Guideline-Based Approaches and Pharmacological Strategies in OAB Management


Expert panelists review the AUA/SUFU guidelines for overactive bladder (OAB) treatment, discussing first-line behavioral strategies and the transition to pharmacological treatments.

Dr Eilber: And then beyond that, if you've gone through your assessment, you've excluded the other aspects. Dr Eilber, what are some of the recommendations, at least from guideline statements from the American Urology Association and SUFU? Can you walk us through those?

Dr Eilber: So, first line, there is always behavioral modification. And in subsequent fall visits, I always go back to that also, 'cause many patients will be doing well on their initial treatment. They come back telling you their symptoms returned and that's because they went back to drinking, there are six diacocs a day. It's just human nature to kind of regress. So of course, behavior modification, if you're drinking excessive amounts of fluid, decrease those, try not to have a lot of... of bladder irritants, caffeine, carbonated drinks, and then especially people who mainly complain nocturia, they really need to limit their fluids in the evening. And then other things, there are lots of people who say, you know, I'm great for three hours, three and a half hours, I have an accident, such a simple fix, time voiding. And those are probably the most basic things.

Dr Eilber: Yeah, one thing I've found in in my practice is that as specialists, we kind of understand the bladder physiology, but to mainstream society, simple bladder function, they don't really know. So the mere fact of doing a boarding diary and just even quantitating how often they go to the restroom or even see in the volume that comes out is sort of eye-opening to people in that regard.

Dr Kennelly: Dr. Benson, do you kind of live with other things with behavioral therapy? do you employ any other techniques?

Dr. Benson: You know, again, it's watching bladder irritants and just it's those learned behaviors that are pathologic that can be problematic. And that is every time they go by the bathroom, they simply choose to, you know, use it. Or they're in certain situations where at work and they've had stress or problems and that triggers that behavioral-psychologic sort of key. So we really do work on with just basic diary. What are you doing during the day when these things are happening? And it's amazing how often there are learned behaviors that are just part of this that are promoting it. And when they think about it and take a step back, they say, Well, yeah, I guess I do understand this situation. My bladder acts very differently. You know, five minutes into church, they need to go to the bathroom. But when they leave, they can talk to their friends for two hours. And so, you know, getting people to understand those keys is critical.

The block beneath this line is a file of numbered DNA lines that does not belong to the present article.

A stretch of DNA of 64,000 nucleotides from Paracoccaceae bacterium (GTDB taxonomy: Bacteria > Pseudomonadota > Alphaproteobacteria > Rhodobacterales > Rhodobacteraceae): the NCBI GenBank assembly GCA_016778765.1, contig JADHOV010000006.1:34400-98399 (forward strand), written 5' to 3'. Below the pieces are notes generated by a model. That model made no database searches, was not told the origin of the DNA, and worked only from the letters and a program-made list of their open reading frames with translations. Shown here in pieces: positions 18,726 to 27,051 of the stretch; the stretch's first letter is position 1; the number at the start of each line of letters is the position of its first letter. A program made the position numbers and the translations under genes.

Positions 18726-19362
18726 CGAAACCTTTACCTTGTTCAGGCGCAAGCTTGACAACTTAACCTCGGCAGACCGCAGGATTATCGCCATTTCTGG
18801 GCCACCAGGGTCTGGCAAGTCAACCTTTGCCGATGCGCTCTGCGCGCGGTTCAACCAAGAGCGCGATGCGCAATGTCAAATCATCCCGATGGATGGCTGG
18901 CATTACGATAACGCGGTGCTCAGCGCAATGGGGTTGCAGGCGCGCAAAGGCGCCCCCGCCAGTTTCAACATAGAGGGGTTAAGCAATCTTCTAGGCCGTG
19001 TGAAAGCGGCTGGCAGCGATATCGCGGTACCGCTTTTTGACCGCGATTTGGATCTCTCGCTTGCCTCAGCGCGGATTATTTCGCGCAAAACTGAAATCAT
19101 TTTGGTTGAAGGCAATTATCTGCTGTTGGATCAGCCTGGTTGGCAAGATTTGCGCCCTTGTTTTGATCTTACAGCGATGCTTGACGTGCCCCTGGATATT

And I think some of that an adjunct to this therapy is really time. Sometimes urologists, urogynecologists don't have all the time and their support staff may not. I oftentimes employ physical therapists, women's health, physical therapists, they really focus in on this.

Dr Kennelly: Have you found any of that effective in your practices?

Dr Eilber: I look for physical therapy. referrals probably happen multiple times every time I have an office day. I think for two reasons. One is, right, we don't have the time to spend. And I'm a believer in the theory that there, when you lose pelvic floor tone, you do get a little more overactive bladder. But also if you strengthen those muscles, when you get that urgency, if you're even a little bit stronger and you're able to postpone that, you're a little bit stronger. even a few seconds, that's the difference between making it to the toilet and not. And to add on to what Dr. Benson was saying earlier, I think we also underestimate teaching people like to postpone urination. It is its bad habits. Sometimes you ask someone, "Well, what happens if you don't go to the bathroom?" Well, I know something will happen, but they've actually never had an accident. They're just so worried that it could happen. So if we slowly have them. start to train their bladder at time on, I love to use the analogy of yoga. Anyone can probably do the splits. It's a matter of focusing and doing that, stretching, you know, on a, on a regular basis over a long period of time. And you can functionally stretch your bladder. It's just that we lose our functional capacity if you give it to every urge.

Dr Kennelly: Well, I don't know that I could do the splits.

Dr Eilber: I think you could. You never know. Faith in you, Dr Kennelly.

*Video transcript is AI-generated and reviewed by Urology Times® editorial staff.

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